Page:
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The web can be fraught with danger, with countless entities desperate to steal your information, coerce you into clicking on their link, or manipulating you into sharing your data with them. Whether its ad agencies wanting to know about your likes and dislikes, social networks tracking your online movements, or criminals attempting to steal your data, the truth is there is always someone or something monitoring your Internet activity and content. Ultimately, the less information we let these groups have the safer we’ll be.
In light of that, we take a look at four browser tools which will help you control your web content more effectively – reviewing what they do along with their relative merits and drawbacks.
Developed by a member of the Mozilla Security Group, NoScript is an open-source extension that works on all Mozilla-based browsers; it’s one of many tools that can make Firefox more secure.
- Unknown threats: The extension can help prevent the exploitation of security vulnerabilities that have not yet been discovered because it doesn’t rely on a virus/vulnerability database.
- Prevents ‘Clickjacking’: Clickjacking is the process where buttons on a page are either hidden or disguised as something else. The extension’s ClearClick feature prevents users accidentally clicking on them.
- Prevent cross-site attacks: NoScript’s anti-XSS functionality will prevent most instances of cross-site scripting attacks.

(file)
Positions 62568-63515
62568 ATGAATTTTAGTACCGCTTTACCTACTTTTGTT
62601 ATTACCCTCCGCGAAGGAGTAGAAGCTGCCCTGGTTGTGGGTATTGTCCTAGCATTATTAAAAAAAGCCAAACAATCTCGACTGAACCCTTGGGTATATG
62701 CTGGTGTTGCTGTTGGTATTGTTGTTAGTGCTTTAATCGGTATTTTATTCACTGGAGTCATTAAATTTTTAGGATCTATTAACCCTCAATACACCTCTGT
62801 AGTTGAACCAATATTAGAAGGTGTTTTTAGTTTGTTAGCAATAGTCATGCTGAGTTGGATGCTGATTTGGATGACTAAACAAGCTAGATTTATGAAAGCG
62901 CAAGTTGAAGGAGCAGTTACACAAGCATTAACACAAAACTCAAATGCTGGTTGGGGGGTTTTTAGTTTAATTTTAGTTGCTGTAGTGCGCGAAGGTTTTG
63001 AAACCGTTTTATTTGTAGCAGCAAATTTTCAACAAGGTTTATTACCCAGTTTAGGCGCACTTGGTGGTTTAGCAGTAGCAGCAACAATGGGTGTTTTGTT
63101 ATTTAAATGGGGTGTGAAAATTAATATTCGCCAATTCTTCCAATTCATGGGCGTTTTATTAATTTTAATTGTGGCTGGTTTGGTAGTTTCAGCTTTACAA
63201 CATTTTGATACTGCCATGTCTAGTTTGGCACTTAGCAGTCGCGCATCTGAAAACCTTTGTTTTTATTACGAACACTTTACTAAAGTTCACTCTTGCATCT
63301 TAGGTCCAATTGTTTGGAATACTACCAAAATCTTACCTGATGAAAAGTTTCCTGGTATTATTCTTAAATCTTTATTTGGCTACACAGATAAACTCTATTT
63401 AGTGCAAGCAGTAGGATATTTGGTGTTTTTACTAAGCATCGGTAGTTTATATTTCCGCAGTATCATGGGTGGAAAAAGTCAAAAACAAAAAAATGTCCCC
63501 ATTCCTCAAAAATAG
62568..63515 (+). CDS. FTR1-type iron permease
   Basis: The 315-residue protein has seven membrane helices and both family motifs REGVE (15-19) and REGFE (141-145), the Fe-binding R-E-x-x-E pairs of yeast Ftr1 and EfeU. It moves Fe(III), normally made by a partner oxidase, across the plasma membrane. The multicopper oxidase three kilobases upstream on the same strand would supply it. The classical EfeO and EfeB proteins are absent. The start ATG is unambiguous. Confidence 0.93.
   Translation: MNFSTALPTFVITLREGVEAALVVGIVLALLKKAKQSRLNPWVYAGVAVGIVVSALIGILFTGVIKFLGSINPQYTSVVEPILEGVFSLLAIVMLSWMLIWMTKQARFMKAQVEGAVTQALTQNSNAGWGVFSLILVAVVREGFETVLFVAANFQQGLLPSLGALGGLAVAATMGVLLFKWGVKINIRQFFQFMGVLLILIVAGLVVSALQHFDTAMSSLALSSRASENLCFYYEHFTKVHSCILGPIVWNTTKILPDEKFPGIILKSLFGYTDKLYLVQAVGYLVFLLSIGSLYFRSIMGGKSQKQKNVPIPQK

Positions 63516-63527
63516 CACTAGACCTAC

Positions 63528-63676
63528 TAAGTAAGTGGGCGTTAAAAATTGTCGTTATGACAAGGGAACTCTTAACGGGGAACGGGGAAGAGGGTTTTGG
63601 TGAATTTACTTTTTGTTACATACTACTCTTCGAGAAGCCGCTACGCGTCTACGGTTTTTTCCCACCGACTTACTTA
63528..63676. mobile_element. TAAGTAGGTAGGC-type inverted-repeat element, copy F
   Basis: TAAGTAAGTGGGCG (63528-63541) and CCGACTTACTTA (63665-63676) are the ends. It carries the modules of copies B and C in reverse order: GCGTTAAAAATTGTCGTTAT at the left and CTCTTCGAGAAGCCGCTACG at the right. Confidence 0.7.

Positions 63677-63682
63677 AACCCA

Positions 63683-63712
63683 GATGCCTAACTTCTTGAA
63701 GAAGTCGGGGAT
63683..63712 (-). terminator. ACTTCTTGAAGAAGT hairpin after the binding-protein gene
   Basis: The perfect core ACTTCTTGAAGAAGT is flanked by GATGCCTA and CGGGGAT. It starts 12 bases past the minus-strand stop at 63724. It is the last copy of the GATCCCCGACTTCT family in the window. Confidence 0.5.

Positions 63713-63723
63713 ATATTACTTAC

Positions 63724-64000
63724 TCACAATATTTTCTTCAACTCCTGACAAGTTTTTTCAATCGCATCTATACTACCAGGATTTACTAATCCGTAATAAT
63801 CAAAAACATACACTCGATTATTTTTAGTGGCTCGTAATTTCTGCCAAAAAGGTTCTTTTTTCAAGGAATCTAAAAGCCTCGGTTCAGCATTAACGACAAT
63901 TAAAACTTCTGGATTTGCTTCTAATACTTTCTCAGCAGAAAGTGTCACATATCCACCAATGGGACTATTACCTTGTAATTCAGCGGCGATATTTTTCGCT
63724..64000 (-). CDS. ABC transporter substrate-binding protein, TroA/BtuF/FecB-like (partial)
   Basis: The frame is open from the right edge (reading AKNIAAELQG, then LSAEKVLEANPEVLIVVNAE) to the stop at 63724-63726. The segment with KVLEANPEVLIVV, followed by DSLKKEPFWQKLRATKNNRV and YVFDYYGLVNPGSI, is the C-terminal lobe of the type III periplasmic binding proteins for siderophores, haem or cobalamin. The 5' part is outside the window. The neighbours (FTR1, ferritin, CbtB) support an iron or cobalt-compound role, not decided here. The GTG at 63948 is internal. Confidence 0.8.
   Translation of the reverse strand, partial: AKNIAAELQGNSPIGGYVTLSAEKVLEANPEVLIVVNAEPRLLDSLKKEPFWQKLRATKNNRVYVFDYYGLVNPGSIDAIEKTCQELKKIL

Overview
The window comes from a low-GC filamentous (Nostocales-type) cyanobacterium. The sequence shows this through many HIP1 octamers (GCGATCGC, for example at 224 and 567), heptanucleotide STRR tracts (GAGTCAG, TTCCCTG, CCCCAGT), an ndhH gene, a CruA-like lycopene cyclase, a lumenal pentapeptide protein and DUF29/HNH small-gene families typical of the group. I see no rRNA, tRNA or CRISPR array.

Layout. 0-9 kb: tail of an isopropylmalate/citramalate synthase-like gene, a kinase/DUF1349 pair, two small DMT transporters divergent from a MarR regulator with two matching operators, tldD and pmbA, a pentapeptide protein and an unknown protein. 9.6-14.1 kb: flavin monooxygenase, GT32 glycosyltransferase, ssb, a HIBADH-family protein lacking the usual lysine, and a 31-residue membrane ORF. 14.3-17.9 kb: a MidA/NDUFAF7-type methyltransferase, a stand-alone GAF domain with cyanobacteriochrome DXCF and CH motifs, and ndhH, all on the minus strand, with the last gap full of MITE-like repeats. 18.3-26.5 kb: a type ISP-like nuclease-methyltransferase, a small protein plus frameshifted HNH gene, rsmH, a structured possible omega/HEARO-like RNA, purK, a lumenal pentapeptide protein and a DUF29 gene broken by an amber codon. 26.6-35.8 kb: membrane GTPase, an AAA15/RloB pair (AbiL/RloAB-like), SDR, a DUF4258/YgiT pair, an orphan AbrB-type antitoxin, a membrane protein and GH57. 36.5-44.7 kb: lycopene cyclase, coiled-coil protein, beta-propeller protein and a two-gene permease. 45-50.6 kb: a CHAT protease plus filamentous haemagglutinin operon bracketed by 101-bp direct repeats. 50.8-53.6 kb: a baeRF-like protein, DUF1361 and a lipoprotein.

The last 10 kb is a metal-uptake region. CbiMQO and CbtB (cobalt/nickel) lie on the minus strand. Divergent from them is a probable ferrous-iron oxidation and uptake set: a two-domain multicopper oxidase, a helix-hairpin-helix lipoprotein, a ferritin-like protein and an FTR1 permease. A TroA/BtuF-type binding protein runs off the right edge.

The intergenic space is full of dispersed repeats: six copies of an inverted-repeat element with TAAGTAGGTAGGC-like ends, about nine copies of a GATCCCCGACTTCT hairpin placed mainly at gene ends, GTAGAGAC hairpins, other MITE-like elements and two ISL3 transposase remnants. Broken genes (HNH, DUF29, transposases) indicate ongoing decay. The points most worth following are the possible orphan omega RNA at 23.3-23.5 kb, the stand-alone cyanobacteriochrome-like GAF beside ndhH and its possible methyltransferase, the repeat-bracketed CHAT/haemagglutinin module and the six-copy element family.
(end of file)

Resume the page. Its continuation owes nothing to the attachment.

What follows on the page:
- Time consuming: When you first start using NoScript, you’ll need to take an active role in setting up and managing it or else you’ll find lots of content from your favourite sites will be inaccessible.
- Possible reduced performance: Whilst not a common criticism, there are reports on various forums that users with very long blacklists have seen the app become sluggish. This issue will not affect most users.
Ghostery is available on Chrome, Firefox, Opera, and Safari, as well as the Android and iOS mobile platforms.
The app claims that it wants to help you become a web detective, and it follows through with its ambition by alerting you to a broad range of threats, including cookies, web bugs (objects embedded in a webpage that allow your browsing habits to be collected), and tracking pixels/beacons – along with giving you access to a comprehensive list of 1,900 ad networks and behavioural data providers.
It works by monitoring all web servers that are being called from a particular web page and matching those with a library of data collection tools. If a match is found, the app will alert the user – if the user has told Ghostify to block communications with the server the call will not be connected.
- Better than blocking cookies: The approach taken by Ghostify is better than simply opting-out or blocking cookies. Strategies such as those still allow the browser to communicate with the web server by altering the communication or the response.
- Several blocking options: The way the app is designed allows its users to block on a tracker-by-tracker basis, a site-by-site basis, or a blend of the two. Blocking can also be paused completely when you deem it appropriate.
- Ghostrank: Ghostrank is a double-edged sword. On the one hand it’s how the company makes money and ensures it remains free to use. On the other, it is alleged that the data collected is sold to advertisers. The developers defend it by claiming they add their own analysis and sell it to companies in order to help them audit and manage relationships with marketing tools. You can opt-out of Ghostrank if you don’t wish to participate.